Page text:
Though the University of Arkansas System has narrowed a field of four finalists for the University of Arkansas chancellor position to two, the board of trustees continues to debate between interim Chancellor Charles F. Robinson and Daniel A. Reed of the University of Utah.
For the second time in two weeks, trustees met in executive session for two hours Friday to discuss the chancellor role and candidates, and once again they took no action.
Trustees will meet again at a to-be-determined date for further “discussion and deliberation,” said Nate Hinkel, director of communications for the UA System. The exact date of that next meeting wasn’t set Friday.
“We’ll be nimble on this,” vowed board Chairman C.C. “Cliff” Gibson III. Trustees “continue to work on this, but I am encouraged” by progress made Friday, Gibson said.
“The board has a great deal of information and is very carefully considering it all,” said Donald Bobbitt, president of the UA System. “It’s up to them to decide what is necessary for the institution; in the end, it’s their decision, and I respect that.”
“At some point in time, it’s not respectful to the candidates or the university” to continue deliberations indefinitely without reaching a decision, “but I’m not trying to define what that point is,” Bobbitt added. “There comes a point when you have to make a decision, but we’re not at that point yet.”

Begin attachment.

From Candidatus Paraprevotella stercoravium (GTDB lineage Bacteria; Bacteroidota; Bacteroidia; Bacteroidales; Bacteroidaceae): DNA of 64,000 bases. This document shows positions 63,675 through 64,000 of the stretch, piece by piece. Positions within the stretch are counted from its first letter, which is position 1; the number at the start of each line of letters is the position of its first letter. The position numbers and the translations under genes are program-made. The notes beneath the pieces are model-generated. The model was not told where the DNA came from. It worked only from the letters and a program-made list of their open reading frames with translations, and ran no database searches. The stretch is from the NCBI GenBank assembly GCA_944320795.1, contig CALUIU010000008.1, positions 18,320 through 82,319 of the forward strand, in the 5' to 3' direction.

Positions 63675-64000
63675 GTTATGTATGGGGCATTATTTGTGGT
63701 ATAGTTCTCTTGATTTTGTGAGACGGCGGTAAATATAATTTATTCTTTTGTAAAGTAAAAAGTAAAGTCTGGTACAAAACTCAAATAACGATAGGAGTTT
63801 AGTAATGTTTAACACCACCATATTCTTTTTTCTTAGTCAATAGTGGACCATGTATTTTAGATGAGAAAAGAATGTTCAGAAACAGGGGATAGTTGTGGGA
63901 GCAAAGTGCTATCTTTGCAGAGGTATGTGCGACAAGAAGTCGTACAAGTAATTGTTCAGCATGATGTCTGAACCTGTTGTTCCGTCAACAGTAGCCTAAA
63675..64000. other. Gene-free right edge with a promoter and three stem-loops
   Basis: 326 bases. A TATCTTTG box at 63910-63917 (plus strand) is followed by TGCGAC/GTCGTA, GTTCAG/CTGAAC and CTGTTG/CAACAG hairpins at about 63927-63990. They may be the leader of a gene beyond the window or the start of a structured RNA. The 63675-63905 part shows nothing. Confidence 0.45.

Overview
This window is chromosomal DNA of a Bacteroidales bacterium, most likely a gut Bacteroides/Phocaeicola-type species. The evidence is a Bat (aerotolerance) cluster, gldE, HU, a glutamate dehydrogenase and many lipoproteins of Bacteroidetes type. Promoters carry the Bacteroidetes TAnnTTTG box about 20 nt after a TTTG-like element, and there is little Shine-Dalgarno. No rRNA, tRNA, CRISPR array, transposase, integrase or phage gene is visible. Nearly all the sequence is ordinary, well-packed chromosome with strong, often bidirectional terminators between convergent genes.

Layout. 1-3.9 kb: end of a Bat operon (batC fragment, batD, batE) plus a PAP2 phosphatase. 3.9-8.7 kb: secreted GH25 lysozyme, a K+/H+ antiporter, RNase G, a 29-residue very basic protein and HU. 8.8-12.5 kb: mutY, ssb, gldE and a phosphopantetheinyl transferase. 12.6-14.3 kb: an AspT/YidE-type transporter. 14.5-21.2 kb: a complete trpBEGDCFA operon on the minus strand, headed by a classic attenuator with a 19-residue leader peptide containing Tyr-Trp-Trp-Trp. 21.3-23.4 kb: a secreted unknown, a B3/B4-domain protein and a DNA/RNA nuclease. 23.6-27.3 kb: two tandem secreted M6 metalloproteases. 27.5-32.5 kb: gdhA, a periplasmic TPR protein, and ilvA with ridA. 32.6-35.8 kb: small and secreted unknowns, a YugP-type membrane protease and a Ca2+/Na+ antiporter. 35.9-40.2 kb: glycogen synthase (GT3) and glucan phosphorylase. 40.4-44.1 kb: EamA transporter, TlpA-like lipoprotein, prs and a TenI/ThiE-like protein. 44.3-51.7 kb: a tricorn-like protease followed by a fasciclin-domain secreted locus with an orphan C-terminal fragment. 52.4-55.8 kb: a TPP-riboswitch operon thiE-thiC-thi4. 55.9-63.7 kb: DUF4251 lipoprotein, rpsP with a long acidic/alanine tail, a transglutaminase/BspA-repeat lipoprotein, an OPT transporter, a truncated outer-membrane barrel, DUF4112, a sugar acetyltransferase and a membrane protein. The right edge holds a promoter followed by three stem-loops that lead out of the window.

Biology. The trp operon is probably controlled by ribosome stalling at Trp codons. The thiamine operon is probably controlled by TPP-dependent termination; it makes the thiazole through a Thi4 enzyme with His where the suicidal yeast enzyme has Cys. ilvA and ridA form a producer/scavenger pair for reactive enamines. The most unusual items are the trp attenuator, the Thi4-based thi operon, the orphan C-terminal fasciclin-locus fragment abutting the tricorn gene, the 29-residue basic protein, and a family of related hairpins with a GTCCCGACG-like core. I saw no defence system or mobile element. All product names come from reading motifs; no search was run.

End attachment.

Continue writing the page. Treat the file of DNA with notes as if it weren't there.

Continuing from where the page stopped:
Robinson, who is the first Black person to be chancellor of UA-Fayetteville in even an interim capacity, has a bachelor’s degree in history from the University of Houston, a master’s degree in history from Rice University, and a doctorate in history from the University of Houston.
Before being named interim chancellor in August 2021 after acting Chancellor Bill Kincaid — who was named to that role after former Chancellor Joe Steinmetz officially resigned June 18, 2021 — returned to his role on campus as senior managing associate general counsel, Robinson was provost and executive vice chancellor for Academic and Student Affairs at the university.
Earlier this month, Robinson elected to remain in contention for the chancellor position, rather than accept a return to a provost role — albeit at a salary higher than he currently earns as interim chancellor, and with different and enhanced duties from his previous stint as provost — when offered by Bobbitt, who favored Reed over Robinson for the chancellor role, according to an email from Robinson to Bobbitt.
The email was first reported by the Arkansas Times.
In Robinson’s email to Bobbitt, Robinson wrote that returning to a provost position “would not be the right professional pathway for me,” and “it is my hope that the board will support my candidacy.”
Robinson began his career at UA-Fayetteville in 1999 as an assistant professor of history, and during his time as vice chancellor for student affairs, Robinson led a major restructuring of the Division of Student Affairs, positioning it to focus more on student success initiatives, according to the University of Arkansas System.
He also led institutional efforts regarding diversity recruitment and retention of students and faculty while developing new academic initiatives and development goals.